Namibia’s poaching crisis

> Timo Shihepo

WINDHOEK – MONEY has been spent, resources deployed and efforts have been made but the Namibian war on poaching is still just in its infancy with no end in sight.

   Yes, we are trying stop poaching but at the moment it’s just difficult and we are not fully equipped to tackle poaching head on,” an officer at Etosha National Park told The Southern Times late last year.

Such are the words that the public from the southern African country are accustomed to every time they ask government officials why poaching is so rampant in Namibia now and what are they are planning to do about it.

The answer really is that poaching in Namibia has always been on a high but due to lack of information the public perception is that poaching is a new phenomenon in Namibia, it really is not.

The public’s interest in poaching started becoming apparent in recent years and mainly due to high profile arrests. Those arrested included Namibian business personalities, government officials and Asians who are in Namibia under the guise of doing business in the country. Recently, an increasing number of Chinese nationals have been arrested trying to smuggle rhino horn, ivory and other poaching-related contraband like leopard skin out of the country.

Unlike many other African countries, like Kenya and Botswana who have already declared war on poaching, Namibia’s law enforcement is only starting to scruff out its ammunition for the poachers.

The Namibian Police Force’s anti-poaching operations only recently acquired an additional 18 dogs to be used in combating smuggling and poaching. The canines were bought from South Africa at a cost of R800,000.

The Southern Times has also learned that it is only this year that the Ministry of Environment and Tourism is going to introduce a division dedicated to poaching, despite having started the process two years ago.  The division will be under the department of parks and wildlife management.

The police have also only now been ordered to shoot suspected poachers in self-defence.

Just like in many other countries, the poaching syndicate in Namibia also includes police officers and government officials who have ties to the international market, and in recent cases, China.

Environment and tourism minister Pohamba Shifeta has publicly criticised the fact that law enforcement agencies and the courts were not taking poaching as a crime, seriously. Shifeta has complained about the fact that those arrested for suspected poaching end up receiving bail, with some going back to committing the same crimes shortly after being released from police custody.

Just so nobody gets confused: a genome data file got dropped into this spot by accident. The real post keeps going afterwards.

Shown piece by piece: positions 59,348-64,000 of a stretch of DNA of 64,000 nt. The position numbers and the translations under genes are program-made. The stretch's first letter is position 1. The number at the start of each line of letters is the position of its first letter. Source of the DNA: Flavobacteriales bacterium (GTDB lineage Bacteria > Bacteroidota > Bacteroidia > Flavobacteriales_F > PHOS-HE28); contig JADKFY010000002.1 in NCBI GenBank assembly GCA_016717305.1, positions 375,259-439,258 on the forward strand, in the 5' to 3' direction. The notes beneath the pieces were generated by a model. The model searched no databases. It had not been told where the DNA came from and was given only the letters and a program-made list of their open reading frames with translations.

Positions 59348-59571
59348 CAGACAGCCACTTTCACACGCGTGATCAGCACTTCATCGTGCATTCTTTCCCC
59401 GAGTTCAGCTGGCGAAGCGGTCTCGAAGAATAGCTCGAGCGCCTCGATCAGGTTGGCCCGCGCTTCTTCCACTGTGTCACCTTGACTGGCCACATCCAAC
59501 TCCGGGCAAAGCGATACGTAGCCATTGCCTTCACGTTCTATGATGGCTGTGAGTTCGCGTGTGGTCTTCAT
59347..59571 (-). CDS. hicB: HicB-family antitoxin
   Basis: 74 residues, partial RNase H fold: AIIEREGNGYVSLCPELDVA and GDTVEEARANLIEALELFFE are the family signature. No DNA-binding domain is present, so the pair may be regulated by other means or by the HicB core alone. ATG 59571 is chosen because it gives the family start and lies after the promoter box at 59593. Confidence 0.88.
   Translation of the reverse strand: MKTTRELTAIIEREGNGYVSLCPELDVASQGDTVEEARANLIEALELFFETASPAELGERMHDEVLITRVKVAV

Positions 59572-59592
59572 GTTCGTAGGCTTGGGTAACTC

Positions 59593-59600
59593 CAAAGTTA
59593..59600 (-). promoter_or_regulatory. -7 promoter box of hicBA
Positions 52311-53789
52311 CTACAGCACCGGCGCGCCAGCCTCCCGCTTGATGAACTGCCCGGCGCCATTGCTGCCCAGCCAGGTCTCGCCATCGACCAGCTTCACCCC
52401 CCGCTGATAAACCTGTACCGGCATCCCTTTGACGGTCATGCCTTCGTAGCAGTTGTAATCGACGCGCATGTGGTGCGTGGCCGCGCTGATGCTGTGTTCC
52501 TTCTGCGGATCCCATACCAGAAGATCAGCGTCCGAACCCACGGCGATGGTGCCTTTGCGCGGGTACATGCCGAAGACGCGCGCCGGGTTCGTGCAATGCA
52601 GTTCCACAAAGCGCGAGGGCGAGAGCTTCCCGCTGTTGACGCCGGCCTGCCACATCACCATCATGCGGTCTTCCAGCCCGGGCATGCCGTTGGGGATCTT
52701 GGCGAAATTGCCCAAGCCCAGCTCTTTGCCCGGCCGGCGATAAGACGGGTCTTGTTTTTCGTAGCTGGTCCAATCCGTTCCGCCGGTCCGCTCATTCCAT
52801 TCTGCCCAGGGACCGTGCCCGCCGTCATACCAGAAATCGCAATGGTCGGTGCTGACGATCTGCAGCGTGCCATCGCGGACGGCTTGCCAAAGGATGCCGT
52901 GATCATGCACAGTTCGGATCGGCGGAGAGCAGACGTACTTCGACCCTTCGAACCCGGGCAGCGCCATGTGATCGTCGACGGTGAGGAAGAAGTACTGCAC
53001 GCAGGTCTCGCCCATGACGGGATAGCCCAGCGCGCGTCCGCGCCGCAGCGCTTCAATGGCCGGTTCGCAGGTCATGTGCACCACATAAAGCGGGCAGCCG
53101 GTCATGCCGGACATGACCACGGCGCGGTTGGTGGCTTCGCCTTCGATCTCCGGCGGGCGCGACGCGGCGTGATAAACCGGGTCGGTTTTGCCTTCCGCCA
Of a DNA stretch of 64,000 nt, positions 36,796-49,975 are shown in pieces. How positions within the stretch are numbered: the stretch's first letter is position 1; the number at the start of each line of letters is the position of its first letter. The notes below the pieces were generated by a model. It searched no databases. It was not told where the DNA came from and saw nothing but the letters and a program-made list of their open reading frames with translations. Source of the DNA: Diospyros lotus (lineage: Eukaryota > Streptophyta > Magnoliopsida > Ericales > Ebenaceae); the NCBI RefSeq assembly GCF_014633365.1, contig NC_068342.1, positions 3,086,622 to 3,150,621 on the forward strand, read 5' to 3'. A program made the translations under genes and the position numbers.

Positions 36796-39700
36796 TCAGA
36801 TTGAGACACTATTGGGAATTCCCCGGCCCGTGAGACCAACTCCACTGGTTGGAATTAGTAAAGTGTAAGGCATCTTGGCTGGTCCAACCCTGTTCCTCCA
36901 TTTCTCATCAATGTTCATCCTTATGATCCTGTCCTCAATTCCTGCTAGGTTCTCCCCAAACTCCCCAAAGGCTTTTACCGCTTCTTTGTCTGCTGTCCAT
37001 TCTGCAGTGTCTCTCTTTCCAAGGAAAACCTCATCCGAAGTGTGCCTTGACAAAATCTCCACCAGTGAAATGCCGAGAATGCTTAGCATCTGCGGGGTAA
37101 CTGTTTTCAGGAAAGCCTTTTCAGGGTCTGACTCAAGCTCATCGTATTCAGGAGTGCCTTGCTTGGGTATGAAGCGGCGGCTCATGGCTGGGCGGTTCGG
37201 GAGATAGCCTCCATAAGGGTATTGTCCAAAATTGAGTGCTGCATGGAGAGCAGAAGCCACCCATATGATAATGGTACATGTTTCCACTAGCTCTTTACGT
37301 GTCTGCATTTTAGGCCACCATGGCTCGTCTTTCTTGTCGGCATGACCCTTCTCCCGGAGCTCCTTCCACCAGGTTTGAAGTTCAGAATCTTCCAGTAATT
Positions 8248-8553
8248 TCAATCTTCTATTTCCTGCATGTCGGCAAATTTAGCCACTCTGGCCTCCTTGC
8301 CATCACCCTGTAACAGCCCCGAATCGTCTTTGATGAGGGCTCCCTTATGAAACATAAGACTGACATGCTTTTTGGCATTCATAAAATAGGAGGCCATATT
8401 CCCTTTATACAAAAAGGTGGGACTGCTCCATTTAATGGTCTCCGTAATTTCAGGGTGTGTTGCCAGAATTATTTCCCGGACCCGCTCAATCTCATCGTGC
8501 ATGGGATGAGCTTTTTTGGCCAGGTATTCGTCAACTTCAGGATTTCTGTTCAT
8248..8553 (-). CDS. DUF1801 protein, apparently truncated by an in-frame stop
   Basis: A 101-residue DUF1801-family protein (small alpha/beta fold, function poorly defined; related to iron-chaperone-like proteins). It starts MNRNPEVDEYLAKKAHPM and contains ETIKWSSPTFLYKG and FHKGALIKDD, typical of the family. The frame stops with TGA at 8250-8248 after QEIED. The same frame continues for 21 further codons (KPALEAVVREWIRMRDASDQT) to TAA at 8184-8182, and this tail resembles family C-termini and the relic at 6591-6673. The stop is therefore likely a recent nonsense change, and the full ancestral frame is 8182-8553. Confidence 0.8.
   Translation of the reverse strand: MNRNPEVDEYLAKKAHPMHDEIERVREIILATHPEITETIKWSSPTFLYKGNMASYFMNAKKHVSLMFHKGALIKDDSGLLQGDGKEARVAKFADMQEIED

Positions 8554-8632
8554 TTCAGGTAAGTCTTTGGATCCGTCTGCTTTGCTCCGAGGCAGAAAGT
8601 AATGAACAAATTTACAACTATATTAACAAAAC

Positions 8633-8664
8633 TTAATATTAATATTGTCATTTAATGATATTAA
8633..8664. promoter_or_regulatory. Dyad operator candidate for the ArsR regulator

“Where there is money there are always temptations and it’s an unfortunate thing that some officials might be involved in the syndicate. We will not leave a stone unturned; we will find them. It’s bad that some are out on bail,” said Shifeta, while expressing his disdain to The Southern Times.

Rhino horn can fetch R826 000 per kilogram, with some reports of as much as R1.3 million per kilogram.

Another official at the Etosha National Park, who requested anonymity, noted that such ridiculous amount of money fuel poaching and that the amount will be enough to make everyone in the syndicate happy, including those doing the dirty job.

The official said it is a practice that poachers are willing to repeat even though they know that their lives will be in danger.

Police Chief Sebastian Ndeitunga has also admitted that the fight against poaching is “draining and costly”. He said the Namibian Police Forceis finding it challenging to eradicate poaching.

Alarming statistics released by the Ministry of Environment and Tourism have revealed that a whopping 160 rhinos have been slaughtered countrywide since 2015, with most incidences reported in the world-renowned Etosha National Park, Namibia’s flagship tourism attraction.

Latest statistics reveal that while the country is still struggling to curb elephant poaching, it however managed to reduce the rhino poaching by 35 percent in 2016.

“We are happy with the progress we are making on poaching and we have a plan to eradicate poaching completely. We are doing well with the rhinos but the elephants still remain a challenge. With the elephants, it’s a task that we are eager to overcome. In 2016, we have also had an 85 percent arrest rate of poachers,” said Shifeta.

And the good news is China has taken a giant leap to help countries like Namibia fight poaching. The Asian nation announced last week that it was banning all commerce in ivory by the end of 2017.

This is a move that would shut down the world’s largest ivory market and could deal a critical blow to the practice of elephant poaching in Africa.

Bad news however is that as long as countries have corrupt officials, illicit wildlife trafficking will persist.

January 2017
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